Source: The Second City Toronto (Instagram)

Comedian Joe Flaherty, best known as a founding cast member of the Canadian sketch comedy series SCTV, died at 82 on Monday.

The Pittsburgh, Penn. native earned his chops in Toronto on the hit show Second City Television, better known as SCTV. He appeared alongside John Candy, Martin Short, Catherine O’Hara and Eugene Levy.  

Flaherty had worked with Second City Chicago for seven years before moving to Toronto to establish a Canadian outpost of the iconic improv theatre company. 

It was there with that infamous Toronto cast of talent that Flaherty would create and hone some of his most iconic characters, including Count Floyd and Guy Caballero

Outside of SCTV, he starred in the sitcom Freaks and Geeks and had dozens of cameos in comedy films such as Stripes, Back to the Future Part II and most notably, as the hired goon golf heckler in the 1996 cult classic Happy Gilmore.

“Oh man. Worshipped Joe growing up,” wrote Happy Gilmore star Adam Sandler in a social media post.. “Always had me and my brother laughing. Count Floyd, Guy Caballero. Any move he made. He crushed as border guard in Stripes. Couldn’t be more fun to have him heckle me on the golf course. The nicest guy you could know. Genius of a comedian. And a true sweetheart. Perfect combo. Much love to his kids and thanks to Joe for all the greatness he gave us all.”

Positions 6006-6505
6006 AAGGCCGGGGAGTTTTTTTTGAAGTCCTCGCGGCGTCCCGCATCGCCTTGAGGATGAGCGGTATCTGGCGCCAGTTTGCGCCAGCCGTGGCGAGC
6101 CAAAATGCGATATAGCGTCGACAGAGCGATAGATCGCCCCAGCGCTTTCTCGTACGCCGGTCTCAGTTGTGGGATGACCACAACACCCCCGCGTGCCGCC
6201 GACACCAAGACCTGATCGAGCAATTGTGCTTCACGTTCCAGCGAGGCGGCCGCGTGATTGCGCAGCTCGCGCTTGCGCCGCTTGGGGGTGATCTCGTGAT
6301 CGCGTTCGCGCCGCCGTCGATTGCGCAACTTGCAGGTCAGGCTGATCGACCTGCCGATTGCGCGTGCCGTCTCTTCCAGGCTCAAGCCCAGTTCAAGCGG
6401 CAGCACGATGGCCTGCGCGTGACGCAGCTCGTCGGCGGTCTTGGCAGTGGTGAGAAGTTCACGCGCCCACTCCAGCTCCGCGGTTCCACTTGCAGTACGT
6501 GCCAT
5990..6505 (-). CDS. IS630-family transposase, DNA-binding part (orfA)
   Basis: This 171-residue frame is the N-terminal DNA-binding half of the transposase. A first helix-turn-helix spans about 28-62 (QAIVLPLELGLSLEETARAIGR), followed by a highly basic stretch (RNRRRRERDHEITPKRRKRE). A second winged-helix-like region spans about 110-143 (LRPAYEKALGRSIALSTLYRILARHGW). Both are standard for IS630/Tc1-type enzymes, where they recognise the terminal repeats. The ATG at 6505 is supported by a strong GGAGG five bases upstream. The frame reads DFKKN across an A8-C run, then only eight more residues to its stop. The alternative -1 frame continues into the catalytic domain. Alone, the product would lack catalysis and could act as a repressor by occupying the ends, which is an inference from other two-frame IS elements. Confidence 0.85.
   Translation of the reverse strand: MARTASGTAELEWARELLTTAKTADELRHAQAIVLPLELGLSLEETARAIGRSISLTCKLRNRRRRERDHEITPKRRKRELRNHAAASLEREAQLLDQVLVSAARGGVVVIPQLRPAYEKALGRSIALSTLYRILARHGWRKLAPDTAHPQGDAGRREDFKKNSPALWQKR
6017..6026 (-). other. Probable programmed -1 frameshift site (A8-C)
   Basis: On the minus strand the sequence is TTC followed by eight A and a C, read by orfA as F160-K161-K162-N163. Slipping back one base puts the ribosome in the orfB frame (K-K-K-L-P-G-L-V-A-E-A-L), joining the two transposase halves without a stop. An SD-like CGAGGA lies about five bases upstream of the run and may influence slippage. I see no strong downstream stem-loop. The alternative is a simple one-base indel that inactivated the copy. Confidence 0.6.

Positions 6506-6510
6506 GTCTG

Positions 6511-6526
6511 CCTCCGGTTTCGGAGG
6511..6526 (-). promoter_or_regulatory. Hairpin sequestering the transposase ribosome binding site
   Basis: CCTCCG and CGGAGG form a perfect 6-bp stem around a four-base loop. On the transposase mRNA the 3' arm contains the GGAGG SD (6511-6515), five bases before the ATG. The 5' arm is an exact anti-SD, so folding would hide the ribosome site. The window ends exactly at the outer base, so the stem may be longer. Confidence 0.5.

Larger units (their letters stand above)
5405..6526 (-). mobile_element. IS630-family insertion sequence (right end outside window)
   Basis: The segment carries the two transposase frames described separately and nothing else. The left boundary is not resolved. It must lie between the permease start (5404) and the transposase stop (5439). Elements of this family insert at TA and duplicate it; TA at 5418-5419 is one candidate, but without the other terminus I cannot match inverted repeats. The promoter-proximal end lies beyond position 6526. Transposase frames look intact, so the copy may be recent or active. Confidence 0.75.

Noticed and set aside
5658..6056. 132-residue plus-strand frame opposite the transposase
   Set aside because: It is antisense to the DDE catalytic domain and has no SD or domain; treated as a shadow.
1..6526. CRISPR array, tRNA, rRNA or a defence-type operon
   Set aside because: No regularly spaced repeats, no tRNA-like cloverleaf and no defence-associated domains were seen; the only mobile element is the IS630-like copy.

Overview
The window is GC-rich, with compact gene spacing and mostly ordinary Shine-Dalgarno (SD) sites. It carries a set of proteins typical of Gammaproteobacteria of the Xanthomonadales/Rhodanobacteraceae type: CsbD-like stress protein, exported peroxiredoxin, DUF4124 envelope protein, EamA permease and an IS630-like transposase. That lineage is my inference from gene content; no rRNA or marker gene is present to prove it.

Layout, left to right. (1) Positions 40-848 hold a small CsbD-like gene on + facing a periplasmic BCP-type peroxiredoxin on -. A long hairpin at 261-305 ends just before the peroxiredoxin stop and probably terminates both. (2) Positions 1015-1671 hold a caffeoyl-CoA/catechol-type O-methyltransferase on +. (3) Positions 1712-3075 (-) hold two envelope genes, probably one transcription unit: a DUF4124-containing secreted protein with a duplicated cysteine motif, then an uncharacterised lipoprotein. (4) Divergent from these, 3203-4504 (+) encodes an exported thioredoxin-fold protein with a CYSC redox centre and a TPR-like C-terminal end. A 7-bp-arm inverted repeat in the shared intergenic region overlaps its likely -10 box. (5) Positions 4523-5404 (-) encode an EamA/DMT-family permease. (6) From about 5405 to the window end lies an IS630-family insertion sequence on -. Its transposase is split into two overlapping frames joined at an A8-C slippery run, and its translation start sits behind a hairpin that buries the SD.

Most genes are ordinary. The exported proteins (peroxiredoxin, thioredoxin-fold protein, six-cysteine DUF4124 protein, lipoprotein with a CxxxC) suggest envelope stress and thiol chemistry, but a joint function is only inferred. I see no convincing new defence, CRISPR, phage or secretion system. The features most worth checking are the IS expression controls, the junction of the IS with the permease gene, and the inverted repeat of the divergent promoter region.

Flaherty’s passing followed a brief illness, his daughter, Gudrun, said in a social media post.

Comedian Colin Mochrie expressed his condolences on X, writing, “I was incredibly fortunate to have worked with Joe Flaherty a few times. A sweet man that produced a lot of laughs. My deepest condolences to his family and friends.”

Ottawa-born comic Tom Green, who hosted Flaherty as a guest on his talk show, also lamented the loss of Flaherty. 

“One of my true heroes from @sctv. Growing up watching him made me think about comedy in a completely different way,” wrote Green.

“Joe was one of the greatest of all time.  My condolences to his friends and family and to all of his fans around the world.  Rest in peace Joe.”

Even long after SCTV ended, Flaherty mainted a deep love for Toronto, serving as an artist-in-residence at Humber College. 

“In over 50 years of our friendship, there were very few people as wise or hilarious when it came to comedy, teaching improvisation and the art of character work as Joe,” wrote SCTV co-star Martin Short in a press statement. “In ‘SCTV’ we called him the anchor. In life, he was simply the funniest man in the room. I just adored him.”